CQuotient, With $3M from Bain, Looks to Help Retailers Adjust to Customers’ Buying Behavior
There’s certainly no shortage of intriguing new tech startups around town. One stealthy company that has come to light in the past week is CQuotient, a Belmont, MA-based developer of analytics software for retailers. The startup confirmed it recently raised $3 million in Series A financing from Bain Capital Ventures.
Founder and CEO Rama Ramakrishnan is a veteran of analytics as applied to business and retail. He was formerly chief scientist and vice president of research and development for ProfitLogic, a price-optimization software company that Oracle acquired in 2005. Joining Ramakrishnan at CQuotient is chief operating officer Graeme Grant, who was most recently the CEO of Allurent, the now-defunct online shopping firm. Grant and Ramakrishnan previously worked together at ProfitLogic (and then Oracle).
CQuotient just started in July, so the company isn’t giving too many specifics about its technology or business strategy. What’s interesting is that it’s riding some big trends in consumer tech, such as personalized shopping and recommendations, more targeted and mobile advertising, and increasing amounts of data on exactly which items people buy, and when and where they buy them. A company that can help retail stores make sense of all those details—and translate them into selling more stuff—stands to do pretty well.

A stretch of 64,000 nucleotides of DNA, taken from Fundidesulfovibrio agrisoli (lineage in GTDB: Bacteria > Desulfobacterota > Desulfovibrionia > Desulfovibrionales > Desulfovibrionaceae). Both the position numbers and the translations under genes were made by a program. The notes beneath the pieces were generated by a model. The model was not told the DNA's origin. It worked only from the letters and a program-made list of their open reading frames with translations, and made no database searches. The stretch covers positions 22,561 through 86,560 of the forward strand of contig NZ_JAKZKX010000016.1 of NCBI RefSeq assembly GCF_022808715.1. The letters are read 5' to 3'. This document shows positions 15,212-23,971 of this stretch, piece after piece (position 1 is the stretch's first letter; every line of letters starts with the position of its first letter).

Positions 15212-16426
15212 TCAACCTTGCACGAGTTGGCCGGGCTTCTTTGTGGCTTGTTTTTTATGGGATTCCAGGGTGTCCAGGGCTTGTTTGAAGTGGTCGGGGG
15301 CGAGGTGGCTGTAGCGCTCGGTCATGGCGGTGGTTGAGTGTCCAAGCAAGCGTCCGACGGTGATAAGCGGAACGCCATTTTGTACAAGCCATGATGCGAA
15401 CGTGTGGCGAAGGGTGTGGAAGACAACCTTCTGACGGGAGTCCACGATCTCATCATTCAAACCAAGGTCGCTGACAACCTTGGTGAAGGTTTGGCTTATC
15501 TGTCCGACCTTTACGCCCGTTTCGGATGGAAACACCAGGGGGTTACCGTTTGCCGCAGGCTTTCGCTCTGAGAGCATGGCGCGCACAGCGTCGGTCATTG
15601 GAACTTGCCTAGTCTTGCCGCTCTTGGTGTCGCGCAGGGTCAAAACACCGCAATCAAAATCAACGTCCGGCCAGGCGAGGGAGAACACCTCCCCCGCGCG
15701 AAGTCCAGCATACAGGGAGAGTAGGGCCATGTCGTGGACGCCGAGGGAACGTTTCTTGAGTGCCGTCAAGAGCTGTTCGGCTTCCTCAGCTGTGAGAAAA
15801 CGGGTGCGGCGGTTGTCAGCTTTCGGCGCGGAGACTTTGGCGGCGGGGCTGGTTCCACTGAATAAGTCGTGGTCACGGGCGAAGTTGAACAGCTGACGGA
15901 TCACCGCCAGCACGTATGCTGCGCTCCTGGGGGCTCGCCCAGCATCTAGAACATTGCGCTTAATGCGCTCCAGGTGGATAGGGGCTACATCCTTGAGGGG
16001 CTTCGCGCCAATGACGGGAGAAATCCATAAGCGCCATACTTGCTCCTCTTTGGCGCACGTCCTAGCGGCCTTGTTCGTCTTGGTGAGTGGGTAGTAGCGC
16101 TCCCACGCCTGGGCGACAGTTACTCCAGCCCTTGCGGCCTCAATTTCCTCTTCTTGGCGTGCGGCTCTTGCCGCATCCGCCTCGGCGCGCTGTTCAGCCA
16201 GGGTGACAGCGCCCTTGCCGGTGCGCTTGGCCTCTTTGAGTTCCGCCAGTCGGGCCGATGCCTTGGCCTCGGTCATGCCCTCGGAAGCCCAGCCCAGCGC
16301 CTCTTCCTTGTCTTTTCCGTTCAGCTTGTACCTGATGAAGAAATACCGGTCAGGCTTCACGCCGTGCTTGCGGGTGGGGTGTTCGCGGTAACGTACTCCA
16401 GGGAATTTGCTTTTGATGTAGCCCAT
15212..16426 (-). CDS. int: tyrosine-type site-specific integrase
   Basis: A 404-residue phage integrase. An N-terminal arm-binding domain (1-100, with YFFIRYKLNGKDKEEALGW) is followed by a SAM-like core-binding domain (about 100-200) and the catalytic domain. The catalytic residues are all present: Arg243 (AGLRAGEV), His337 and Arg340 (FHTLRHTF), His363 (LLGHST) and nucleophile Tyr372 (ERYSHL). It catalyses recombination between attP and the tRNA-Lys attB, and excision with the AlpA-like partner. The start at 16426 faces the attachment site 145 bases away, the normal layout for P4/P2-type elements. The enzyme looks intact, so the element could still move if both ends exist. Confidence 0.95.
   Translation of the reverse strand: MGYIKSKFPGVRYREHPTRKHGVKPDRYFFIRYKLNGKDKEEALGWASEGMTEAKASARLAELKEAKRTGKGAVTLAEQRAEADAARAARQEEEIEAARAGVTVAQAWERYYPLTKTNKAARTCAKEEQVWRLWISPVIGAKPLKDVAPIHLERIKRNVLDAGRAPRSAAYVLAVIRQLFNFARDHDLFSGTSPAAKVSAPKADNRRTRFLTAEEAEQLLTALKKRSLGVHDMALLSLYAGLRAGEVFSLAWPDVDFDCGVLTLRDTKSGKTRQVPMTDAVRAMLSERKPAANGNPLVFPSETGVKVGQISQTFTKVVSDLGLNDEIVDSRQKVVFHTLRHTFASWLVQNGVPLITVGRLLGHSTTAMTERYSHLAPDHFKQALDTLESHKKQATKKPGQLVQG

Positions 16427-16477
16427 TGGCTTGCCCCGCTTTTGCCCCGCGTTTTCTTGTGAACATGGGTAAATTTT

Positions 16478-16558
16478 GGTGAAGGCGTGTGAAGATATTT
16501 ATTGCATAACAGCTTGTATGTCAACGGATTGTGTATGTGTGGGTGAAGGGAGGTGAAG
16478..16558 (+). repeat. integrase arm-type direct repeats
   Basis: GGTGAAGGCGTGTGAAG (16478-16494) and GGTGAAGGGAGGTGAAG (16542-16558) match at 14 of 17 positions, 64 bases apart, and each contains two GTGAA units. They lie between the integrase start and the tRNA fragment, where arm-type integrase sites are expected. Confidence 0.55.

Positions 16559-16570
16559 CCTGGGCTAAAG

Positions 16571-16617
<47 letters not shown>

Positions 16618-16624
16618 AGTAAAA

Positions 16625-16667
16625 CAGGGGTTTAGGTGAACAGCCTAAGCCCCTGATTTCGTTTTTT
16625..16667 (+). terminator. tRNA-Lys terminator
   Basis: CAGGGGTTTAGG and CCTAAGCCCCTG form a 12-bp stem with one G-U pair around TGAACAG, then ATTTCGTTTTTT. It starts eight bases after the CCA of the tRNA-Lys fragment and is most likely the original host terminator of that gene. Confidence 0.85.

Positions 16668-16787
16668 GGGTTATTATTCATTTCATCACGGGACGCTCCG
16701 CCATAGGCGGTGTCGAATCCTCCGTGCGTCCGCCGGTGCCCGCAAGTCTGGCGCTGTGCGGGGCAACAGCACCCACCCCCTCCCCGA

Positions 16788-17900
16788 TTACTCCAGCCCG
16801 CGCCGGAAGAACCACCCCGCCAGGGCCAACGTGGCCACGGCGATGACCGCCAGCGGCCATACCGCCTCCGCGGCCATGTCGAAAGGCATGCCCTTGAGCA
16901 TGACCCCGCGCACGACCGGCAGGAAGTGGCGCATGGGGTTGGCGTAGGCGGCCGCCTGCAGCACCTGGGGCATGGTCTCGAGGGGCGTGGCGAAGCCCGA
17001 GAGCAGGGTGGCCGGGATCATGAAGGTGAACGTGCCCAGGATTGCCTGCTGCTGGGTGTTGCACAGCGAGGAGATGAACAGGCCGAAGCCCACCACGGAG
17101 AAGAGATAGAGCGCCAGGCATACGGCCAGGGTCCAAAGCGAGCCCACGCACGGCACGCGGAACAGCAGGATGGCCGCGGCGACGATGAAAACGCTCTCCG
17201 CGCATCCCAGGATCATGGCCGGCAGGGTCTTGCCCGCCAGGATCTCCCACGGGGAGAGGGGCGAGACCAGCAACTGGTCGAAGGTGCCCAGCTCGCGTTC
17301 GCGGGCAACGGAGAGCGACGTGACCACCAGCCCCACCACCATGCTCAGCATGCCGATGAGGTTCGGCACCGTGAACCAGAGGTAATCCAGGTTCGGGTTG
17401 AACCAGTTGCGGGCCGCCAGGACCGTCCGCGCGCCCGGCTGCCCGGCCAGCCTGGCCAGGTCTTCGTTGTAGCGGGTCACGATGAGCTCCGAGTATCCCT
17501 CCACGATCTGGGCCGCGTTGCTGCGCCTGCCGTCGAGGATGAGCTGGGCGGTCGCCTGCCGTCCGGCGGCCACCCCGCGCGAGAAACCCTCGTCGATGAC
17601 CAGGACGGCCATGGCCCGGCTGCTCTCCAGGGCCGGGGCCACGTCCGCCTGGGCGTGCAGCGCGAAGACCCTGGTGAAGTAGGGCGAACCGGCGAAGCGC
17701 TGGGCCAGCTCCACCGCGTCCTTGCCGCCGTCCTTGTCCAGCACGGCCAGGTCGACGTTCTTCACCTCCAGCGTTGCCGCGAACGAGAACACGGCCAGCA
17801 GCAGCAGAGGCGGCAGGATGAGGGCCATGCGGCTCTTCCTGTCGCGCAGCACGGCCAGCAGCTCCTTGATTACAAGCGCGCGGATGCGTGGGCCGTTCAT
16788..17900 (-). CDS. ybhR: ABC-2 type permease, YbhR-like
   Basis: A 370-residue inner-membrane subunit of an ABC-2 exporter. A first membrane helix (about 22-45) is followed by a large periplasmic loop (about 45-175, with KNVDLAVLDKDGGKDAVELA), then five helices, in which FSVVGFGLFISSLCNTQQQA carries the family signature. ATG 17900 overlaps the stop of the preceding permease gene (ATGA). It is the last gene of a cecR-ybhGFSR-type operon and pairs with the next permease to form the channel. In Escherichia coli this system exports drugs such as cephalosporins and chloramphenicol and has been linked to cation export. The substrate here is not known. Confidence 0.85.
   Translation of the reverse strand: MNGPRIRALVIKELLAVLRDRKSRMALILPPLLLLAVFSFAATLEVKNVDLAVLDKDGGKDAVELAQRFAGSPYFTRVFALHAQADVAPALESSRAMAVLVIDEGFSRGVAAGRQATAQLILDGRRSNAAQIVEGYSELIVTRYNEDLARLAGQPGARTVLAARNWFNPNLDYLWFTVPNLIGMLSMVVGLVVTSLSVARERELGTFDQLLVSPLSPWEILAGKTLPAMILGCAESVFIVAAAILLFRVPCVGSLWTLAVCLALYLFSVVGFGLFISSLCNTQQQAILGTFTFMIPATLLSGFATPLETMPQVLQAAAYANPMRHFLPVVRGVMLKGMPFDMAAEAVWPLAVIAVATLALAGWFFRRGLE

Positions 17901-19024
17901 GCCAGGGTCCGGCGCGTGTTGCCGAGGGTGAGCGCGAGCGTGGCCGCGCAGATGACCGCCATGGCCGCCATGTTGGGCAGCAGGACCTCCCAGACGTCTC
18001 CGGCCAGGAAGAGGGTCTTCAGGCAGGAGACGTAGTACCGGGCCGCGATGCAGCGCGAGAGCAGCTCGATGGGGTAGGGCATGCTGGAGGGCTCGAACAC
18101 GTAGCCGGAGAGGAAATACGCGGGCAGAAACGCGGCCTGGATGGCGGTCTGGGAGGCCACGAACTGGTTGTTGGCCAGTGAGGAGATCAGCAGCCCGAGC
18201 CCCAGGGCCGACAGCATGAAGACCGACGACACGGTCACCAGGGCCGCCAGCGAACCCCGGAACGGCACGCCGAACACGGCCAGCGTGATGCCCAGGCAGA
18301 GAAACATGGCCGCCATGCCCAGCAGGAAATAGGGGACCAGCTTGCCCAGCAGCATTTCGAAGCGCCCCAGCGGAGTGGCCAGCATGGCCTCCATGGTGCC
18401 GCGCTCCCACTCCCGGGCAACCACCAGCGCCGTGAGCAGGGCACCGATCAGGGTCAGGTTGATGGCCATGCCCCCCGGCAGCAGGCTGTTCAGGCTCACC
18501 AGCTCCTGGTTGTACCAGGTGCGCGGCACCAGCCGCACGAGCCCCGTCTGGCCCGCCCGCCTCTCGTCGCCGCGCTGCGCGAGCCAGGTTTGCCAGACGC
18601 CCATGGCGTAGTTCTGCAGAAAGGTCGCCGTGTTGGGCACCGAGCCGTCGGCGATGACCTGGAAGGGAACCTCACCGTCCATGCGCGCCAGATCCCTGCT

Here’s a transcript of an e-mail chat I had with Ramakrishnan:
Xconomy: Can you describe the genesis of CQuotient?
Rama Ramakrishnan: During my tenure at ProfitLogic, and later in my analytics consulting work with retailers, I became increasingly convinced that looking at the world through a “customer lens” was the answer to a number of challenges retailers face.
While “looking at things from a customer’s point of view” sounds obvious, in reality retailers rarely do it. Instead, they look at high-level product sales and inventory data (e.g., we sold 100 units of Product Y in December) to make decisions. They rarely look at what their individual customers are doing (e.g., those 100 units were sold to 40 customers who each bought one unit and never again, and 20 customers who bought one unit and then returned to buy it twice more on future trips).
I was blown away by what I saw as the untapped value in customer data and started CQuotient in July 2010 with the idea of helping retailers infuse customer insight into every … Next Page »